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McCarran operations still slowed as control tower remains closed

Updated March 20, 2020 - 5:25 pm

McCarran International Airport’s air traffic control tower remained closed Friday after a controller tested positive Wednesday night for COVID-19, leading to mass flight cancellations and significant delays.

The Federal Aviation Administration said there is no timetable for when operations at McCarran would be back to normal after ordering the air traffic control tower to be temporarily shut down to ensure it’s a safe work environment for controllers and technicians.

McCarran tweeted Friday that the outage is expected to impact flight schedules for the remainder of the day.

The tower’s closure forced the Las Vegas airport to rely on a backup system with limited capacity, causing over 100 flights into and out of the airport to be canceled Thursday.

More than 160 flights were canceled Friday by Southwest Airlines, McCarran’s busiest carrier. Las Vegas-based Allegiant Air said it canceled two flights on Friday and five flights that had been scheduled for Thursday were rescheduled to Friday.

McCarran has been operating at an arrival rate of 10 aircraft per hour since the incident occurred, down from the normal rate of 30 to 56 aircraft per hour, according to the FAA. A ground delay was in place at McCarran, slowing the pace of air traffic to a level controllers can safely handle.

Flights into Las Vegas that aren’t being canceled are seeing delays of eight hours on average, according to the FAA’s website.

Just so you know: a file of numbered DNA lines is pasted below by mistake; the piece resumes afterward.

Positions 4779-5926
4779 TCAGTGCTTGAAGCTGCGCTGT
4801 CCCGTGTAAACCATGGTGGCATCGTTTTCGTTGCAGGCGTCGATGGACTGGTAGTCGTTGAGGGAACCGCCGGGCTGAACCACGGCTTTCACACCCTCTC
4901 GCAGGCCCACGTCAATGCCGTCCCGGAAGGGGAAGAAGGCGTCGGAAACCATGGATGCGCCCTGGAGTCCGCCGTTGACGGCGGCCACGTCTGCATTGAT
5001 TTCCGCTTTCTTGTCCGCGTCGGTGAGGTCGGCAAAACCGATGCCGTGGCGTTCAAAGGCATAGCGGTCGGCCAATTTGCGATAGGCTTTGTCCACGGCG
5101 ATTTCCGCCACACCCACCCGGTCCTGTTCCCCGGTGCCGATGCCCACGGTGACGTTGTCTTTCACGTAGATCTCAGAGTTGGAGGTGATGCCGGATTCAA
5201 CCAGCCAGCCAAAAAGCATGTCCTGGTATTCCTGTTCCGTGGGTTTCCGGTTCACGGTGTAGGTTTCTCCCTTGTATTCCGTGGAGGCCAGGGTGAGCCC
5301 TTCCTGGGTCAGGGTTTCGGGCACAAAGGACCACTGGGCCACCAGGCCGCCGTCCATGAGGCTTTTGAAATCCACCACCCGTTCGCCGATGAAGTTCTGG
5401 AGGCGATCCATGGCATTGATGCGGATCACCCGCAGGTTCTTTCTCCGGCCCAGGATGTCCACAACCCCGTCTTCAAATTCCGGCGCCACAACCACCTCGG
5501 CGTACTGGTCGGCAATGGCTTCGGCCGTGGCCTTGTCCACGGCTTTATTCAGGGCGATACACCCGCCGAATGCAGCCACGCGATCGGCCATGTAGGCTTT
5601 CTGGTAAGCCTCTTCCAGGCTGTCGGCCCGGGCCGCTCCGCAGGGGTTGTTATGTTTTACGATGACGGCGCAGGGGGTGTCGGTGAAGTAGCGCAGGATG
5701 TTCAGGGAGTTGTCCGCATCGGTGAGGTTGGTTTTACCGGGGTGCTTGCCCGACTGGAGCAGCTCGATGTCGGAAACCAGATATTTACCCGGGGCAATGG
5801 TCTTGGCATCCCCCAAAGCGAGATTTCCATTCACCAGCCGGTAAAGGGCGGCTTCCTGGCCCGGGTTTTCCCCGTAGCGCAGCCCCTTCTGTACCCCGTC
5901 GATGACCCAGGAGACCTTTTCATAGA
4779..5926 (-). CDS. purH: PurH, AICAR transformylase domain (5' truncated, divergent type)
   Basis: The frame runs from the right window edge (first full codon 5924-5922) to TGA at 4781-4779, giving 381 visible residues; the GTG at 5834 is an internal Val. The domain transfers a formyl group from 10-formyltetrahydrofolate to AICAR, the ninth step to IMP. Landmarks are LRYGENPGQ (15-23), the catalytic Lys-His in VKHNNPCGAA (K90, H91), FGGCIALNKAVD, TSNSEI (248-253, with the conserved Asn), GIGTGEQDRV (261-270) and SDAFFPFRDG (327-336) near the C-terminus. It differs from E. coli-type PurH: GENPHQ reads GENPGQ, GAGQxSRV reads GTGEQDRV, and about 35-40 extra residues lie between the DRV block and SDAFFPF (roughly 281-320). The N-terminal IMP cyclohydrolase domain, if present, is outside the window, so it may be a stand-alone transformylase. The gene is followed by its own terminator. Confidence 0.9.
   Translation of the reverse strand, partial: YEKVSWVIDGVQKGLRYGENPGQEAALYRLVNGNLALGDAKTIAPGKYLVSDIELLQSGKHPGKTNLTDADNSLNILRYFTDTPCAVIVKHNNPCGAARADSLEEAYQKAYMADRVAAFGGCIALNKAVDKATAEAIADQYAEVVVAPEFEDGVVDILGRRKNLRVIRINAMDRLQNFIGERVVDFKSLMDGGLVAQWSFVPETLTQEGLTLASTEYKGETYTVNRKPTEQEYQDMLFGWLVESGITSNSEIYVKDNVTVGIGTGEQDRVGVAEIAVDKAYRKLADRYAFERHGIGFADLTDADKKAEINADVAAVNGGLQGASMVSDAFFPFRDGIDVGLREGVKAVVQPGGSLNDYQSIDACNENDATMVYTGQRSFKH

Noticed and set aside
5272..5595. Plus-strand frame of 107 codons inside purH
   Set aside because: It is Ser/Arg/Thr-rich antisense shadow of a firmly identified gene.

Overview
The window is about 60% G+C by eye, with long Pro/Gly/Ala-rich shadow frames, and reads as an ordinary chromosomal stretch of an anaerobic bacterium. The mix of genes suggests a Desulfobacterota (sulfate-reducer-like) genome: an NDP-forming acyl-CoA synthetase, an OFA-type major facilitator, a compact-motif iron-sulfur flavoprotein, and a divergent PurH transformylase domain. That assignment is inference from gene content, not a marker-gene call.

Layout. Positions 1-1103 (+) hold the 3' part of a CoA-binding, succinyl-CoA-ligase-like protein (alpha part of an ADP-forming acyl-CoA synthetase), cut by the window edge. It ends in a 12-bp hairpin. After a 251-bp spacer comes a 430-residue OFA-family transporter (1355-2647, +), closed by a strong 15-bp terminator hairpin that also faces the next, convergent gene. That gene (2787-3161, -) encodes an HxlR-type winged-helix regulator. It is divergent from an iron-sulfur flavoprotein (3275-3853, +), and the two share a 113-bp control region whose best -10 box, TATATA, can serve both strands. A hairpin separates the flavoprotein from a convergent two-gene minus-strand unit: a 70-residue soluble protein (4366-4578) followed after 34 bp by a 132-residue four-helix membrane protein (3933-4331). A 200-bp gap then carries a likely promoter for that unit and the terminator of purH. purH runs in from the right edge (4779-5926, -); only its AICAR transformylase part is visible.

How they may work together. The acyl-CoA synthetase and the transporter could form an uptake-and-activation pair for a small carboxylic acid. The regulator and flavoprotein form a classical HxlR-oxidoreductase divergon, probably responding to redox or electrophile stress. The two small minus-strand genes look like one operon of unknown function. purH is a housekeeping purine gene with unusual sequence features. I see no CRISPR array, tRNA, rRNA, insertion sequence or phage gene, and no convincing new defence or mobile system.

The FAA said Friday that it is taking extra precautions at McCarran and will close the Las Vegas Terminal Radar Approach Control, which has been operating as the control tower’s backup, between midnight and 5 a.m. Saturday so crews can perform precautionary cleaning of the facility.

“The FAA is taking this action out of an abundance of caution and not because of any known medical issue involving TRACON personnel,” the agency said in a statement.

The Los Angeles Air Route Traffic Control Center will assume the TRACON’s airspace while the facility is closed, which is standard FAA protocol.

The FAA scheduled the facility’s cleaning to occur when traffic volume is typically at its lowest levels.

The TRACON will resume controlling its airspace when the cleaning is completed, while the air traffic control tower remains closed, according to the FAA.

The agency said it was still working to determine how many other air traffic controllers will have to self-isolate after being exposed to the controller who tested positive.

A similar situation played out at Chicago’s Midway International Airport on Tuesday, when multiple technicians tested positive for the novel coronavirus, leading to the closure of their air traffic control tower.

Like McCarran, Midway remains open with reduced operations, as the tower remained closed Friday, according to the FAA.

Contact Mick Akers at makers@reviewjournal.com or 702-387-2920. Follow @mickakers on Twitter.

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